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Commercial mortgage brokers may come across property owners who are struggling with imminent cash-flow shortfalls and may not know the right time to approach their servicers. The best advice is to notify the master servicer of any potential cash shortfalls as soon as possible in the process.
Remember, the special servicer is the only party that can entertain a modification of the loan, so the first step in this process is to be fully transparent with the master servicer that these shortfalls are looming, and that your client does not intend to continue to make payments without a modification of the loan. Only then can you possibly discuss a potential modification to the loan.
The type of modification can vary greatly and will ultimately depend on the present value of the property, as well as the projected value of the property at maturity.
If it is likely that the property value will be at least equal to the loan amount at maturity, a modification likely will be considered. If it is unlikely that the value of the property will equal the loan amount by maturity, other options will need to be considered.
Many owners spend all their money covering the shortfalls, thinking they are doing the right thing. When they get to the point where the funds run out, they approach the master servicer only to find that it is too late to fix the problem.
If your client wants to sell a property and its value is less than the debt, a good solution may be an equivalent of a short sale. The CMBS master servicer and the special servicer won’t call it a short sale, but it will act, look and smell like one — think residential short sales.
It is important that you follow the right process when approaching this solution. Remember that the loan first needs to get transferred to the special servicer. The special servicer will get its own determination of the market value of your client’s property by getting an appraisal and a professional broker’s opinion.
Once the value is determined, the special servicer may consent to a discounted pay off, allowing your client or someone else to pay off the loan at a discounted amount. That is the amount that will need to be paid to the special servicer for complete satisfaction of your loan. It is possible for the new buyer to pay more than this and, in that case, your client will be able to retain the excess proceeds.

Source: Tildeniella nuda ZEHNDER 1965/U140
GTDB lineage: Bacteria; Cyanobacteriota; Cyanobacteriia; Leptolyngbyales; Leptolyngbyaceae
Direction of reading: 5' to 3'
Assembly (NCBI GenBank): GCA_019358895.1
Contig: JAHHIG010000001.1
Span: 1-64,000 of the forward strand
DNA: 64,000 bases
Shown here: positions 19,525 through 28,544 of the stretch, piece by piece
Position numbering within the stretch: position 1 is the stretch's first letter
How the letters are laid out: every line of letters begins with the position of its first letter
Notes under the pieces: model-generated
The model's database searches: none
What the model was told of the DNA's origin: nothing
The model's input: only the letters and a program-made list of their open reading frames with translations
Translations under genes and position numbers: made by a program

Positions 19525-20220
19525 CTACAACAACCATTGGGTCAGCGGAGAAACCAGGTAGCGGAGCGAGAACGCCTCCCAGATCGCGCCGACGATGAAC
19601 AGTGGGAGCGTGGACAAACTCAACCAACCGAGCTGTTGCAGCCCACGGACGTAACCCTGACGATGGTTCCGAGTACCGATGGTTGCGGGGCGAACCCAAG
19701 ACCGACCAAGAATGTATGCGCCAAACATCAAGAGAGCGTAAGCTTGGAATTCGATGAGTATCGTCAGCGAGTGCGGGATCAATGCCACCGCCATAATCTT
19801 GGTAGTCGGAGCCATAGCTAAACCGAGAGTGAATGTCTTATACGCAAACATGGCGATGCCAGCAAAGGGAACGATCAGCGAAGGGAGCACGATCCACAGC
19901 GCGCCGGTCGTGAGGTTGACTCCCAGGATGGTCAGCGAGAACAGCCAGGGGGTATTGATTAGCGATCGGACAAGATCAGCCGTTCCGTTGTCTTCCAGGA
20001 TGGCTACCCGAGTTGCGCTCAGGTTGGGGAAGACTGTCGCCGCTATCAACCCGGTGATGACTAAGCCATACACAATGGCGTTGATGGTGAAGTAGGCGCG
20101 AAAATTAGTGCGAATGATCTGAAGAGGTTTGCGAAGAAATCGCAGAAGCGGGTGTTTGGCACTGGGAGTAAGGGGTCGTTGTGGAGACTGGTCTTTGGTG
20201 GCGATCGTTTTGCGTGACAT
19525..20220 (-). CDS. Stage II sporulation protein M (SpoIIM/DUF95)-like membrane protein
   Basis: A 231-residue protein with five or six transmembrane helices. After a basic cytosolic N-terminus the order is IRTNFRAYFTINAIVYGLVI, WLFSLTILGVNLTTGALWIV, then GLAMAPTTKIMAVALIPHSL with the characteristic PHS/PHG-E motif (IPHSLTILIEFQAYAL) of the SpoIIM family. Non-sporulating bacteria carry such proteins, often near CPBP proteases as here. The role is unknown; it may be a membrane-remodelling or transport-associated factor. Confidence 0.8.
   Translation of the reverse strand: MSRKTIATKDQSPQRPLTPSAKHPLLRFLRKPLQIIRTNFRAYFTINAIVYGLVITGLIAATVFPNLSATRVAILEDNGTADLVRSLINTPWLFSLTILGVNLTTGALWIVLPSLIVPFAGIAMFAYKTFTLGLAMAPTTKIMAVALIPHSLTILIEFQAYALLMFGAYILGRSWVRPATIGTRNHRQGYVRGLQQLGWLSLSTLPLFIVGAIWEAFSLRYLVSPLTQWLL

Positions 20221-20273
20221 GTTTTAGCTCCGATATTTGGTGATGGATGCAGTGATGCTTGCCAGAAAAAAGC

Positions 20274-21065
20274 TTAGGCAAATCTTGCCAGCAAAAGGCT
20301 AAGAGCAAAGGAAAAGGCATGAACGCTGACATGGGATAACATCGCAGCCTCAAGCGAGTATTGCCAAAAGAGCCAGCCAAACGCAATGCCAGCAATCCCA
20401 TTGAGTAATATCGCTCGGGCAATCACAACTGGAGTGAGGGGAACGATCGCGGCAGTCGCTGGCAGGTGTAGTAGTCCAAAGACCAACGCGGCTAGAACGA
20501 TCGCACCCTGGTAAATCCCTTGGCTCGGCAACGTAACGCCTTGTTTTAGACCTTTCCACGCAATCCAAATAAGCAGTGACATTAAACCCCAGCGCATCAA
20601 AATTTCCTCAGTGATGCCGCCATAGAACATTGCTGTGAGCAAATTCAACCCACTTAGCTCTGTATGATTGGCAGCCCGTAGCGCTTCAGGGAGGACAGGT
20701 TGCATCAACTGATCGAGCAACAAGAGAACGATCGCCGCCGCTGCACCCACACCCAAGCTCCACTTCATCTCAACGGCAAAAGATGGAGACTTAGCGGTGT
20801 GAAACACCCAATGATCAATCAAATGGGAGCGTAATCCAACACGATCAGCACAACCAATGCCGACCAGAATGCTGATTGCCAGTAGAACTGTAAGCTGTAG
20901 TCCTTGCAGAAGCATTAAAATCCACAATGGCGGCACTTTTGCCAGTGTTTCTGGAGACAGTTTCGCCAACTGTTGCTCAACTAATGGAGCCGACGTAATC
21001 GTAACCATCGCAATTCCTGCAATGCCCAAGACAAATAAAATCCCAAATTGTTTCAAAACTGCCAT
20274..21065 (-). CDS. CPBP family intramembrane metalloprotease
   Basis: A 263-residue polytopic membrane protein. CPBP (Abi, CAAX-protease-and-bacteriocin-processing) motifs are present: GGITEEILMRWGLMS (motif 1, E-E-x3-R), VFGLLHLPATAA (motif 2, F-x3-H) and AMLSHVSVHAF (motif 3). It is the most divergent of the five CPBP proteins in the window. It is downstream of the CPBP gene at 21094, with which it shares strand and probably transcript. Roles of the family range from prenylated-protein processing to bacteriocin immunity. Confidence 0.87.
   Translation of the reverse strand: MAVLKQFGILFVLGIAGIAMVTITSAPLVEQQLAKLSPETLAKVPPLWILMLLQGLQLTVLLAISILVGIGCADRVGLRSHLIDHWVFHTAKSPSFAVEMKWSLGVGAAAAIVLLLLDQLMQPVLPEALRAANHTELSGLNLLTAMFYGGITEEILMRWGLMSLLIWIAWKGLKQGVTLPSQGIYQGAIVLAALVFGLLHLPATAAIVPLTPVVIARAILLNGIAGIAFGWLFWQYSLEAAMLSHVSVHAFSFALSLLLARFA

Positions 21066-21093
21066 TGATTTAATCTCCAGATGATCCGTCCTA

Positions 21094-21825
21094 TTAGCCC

Because CMBS loans are nonrecourse and there are no tax consequences to the owner, the right solution may be to “hand in the keys,” if this is what your client wishes. This solution used to be called “jingle mail” where the keys actually were put in an envelope and sent to the servicer. The process is not as simple as it appears, but it is possible to work with the special servicer cooperatively in handing back the keys to the property.
Before resorting to this solution, advise your client to consider other options. A short sale, for example, will make it possible for the owner to get something in the process — whether that’s a walk-away fee, profit or a hope note. This is an individual choice, but it is important to know that there are options.
In each and every scenario, there are options that a savvy mortgage broker must be aware of. Some solutions are more painful than others and may not be worth the alternative, but a full understanding of the available routes is the best way to help a client make the right choice.
Ann Hambly is founder and co-CEO of 1st Service Solutions, a borrower-advocacy company based in Grapevine, Texas. 1st Service Solutions has restructured successfully more than $11 billion of commercial mortgage-backed securities (CMBS) loans on behalf of borrowers and
has more than $6 billion in process today. Reach Hambly at (817) 756-7220 or firstname.lastname@example.org.
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